This year, we’re once again glad to be sponsoring the Formula Electric Belgium team: a project in which engineering students around the world compete to design, build, and ultimately race with the best electric race car. The prize? A cool trophy, but mostly lots of new knowledge and friendships!

This year, the Formula Electric Belgium team, consisting of 48 students, is building its 13th car. What does the team look like, and how far along are they in building their car?

In this series, Remko (team manager), Wouter (electronics team), Simon (vehicle dynamics), Felix (vehicle dynamics), Karel (aerodynamics) and Ward (composites) talk about their experiences in the Formula Electric Belgium team!

This week, Wouter is happy to tell us all about his adventures in the electronics team.

Wouter, electronics team at formula electric belgium.
Wouter, electronics team at formula electric belgium.

not quite ready for the job market yet.

“Last year, I graduated as an industrial engineer”, Wouter tells us. “But at that moment, I didn’t feel like I was ready for the job market just yet. I had worked student jobs that were in line with my engineering studies, but something was still missing. And then I discovered Formula Electric: the perfect project between my studies and the job market!”

“I was looking for some more practical experience. I like creating tangible things. And that’s how I started as a low-voltage engineer in the Formula Electric Belgium electronics team.”

the electronics team is without a doubt the best team.

Wouter: “There’s 2 other people in my team: the chief engineer and the high-voltage engineer. The chief engineer keeps an eye on our tasks, places the orders and keeps in touch with all our suppliers. The high-voltage engineer is responsible for the car’s battery.”

“As low-voltage engineer, I am responsible for every system in the car that runs on low-voltage: for example the dashboard, the sensor nodes, the wiring …”

“I have a lot of responsibility in my role, but also lots of freedom”, Wouter continues. “If I notice that a certain process can be improved, I can make the decision to implement that improvement. As long as I can defend my reasons for it, and show good intermediary results. I like this way of working.”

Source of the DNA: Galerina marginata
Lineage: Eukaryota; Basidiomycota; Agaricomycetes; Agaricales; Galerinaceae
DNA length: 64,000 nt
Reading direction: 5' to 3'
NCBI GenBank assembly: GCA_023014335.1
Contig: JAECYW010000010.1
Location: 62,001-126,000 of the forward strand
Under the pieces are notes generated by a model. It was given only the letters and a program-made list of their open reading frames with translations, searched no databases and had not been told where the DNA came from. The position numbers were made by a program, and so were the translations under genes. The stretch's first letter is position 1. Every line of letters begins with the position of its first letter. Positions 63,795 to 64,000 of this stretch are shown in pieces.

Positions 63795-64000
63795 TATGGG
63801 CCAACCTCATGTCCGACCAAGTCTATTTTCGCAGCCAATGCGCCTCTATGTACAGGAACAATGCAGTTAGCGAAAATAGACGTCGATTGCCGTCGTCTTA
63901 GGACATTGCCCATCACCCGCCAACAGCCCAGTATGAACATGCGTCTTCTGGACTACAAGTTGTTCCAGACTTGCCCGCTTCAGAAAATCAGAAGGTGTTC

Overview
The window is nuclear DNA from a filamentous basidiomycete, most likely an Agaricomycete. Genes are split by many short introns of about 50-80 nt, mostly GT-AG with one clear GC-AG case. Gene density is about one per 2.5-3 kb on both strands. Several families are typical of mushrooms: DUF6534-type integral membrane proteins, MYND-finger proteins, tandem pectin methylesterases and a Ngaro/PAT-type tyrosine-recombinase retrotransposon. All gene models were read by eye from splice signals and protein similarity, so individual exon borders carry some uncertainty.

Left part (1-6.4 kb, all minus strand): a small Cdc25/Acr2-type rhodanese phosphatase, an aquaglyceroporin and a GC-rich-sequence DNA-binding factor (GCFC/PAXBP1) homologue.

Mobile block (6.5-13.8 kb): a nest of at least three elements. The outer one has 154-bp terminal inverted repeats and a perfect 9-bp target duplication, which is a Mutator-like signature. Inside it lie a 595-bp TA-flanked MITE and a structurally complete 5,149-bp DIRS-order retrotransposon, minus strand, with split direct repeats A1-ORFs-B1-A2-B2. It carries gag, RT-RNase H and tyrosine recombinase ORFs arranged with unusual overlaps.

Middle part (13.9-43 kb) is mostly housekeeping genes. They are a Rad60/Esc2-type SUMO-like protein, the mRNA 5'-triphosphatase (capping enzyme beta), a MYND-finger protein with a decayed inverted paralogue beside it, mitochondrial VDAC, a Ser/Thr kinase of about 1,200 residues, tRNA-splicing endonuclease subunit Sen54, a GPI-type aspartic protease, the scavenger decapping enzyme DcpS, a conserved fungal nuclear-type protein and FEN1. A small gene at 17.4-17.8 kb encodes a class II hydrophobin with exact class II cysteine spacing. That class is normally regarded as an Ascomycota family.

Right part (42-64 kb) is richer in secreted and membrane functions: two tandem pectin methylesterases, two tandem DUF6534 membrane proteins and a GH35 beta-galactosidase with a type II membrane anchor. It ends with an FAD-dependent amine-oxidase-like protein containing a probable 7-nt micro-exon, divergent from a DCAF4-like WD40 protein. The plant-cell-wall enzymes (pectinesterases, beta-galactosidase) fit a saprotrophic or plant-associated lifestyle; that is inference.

“I’m glad that I am part of the electronics department, because I am convinced that this is the best team of all of Formula Electric Belgium”, Wouter laughs.

I was looking for some more practical experience. And that’s how I started as a low-voltage engineer in the Formula Electric Belgium electronics team.

wouter van rompaey
low voltage engineer, formula electric belgium

stem courses reimagined.

“Another one of our team’s goals is teaching STEM courses to secondary school students”, Wouter tells us. “We want to give those students a little preview of the wonderful world of engineering.”

“The last couple of years, our STEM package has always consisted of a course of 1,5 hours: it was a little dry. We wanted to mix it up - our goal was to make the students at least as passionate about engineering as we are!”

“To reach this goal, every department came up with an experiment of about 10 to 15 minutes, that shows what they do on a daily basis. We start out with a short presentation on Formula Electric Belgium, and then the students can carry out the 6 practical experiments themselves. They get some practical insights in how an electric race car is built. The first try-outs were a big success!”

Wouter, electronics team at formula electric belgium.
Wouter, electronics team at formula electric belgium.

putting your foot on the accelerator for the first time.

Wouter: “Last semester, I spent a lot of time behind my desk, designing circuit boards. The first semester is typically a semester of meetings and plans. Now the second semester is starting, we can kick off the practical part of the project. In the following months, our desks will be empty and our workshop will be full. Everyone’s priority right now is assembling the car!”

“My circuit boards have gone into production, and lots of other materials have started to come in. I am ready for the assembly!”

“I’m already looking forward to the moment when we put our foot on the accelerator and hear the sound of the engines for the first time. That’s the cherry on top: seeing that the car we have built actually works!”

“And that’s the tip I also want to give to future Formula Electric students: keep going, even if you are facing a problem that you don’t understand just yet. A race car isn’t built in 10 minutes in a shed in your backyard - but you have an entire team and your studies to fall back on, so keep thinking of creative solutions and you’ll get there!”

would you also like to participate in formula electric belgium?

apply here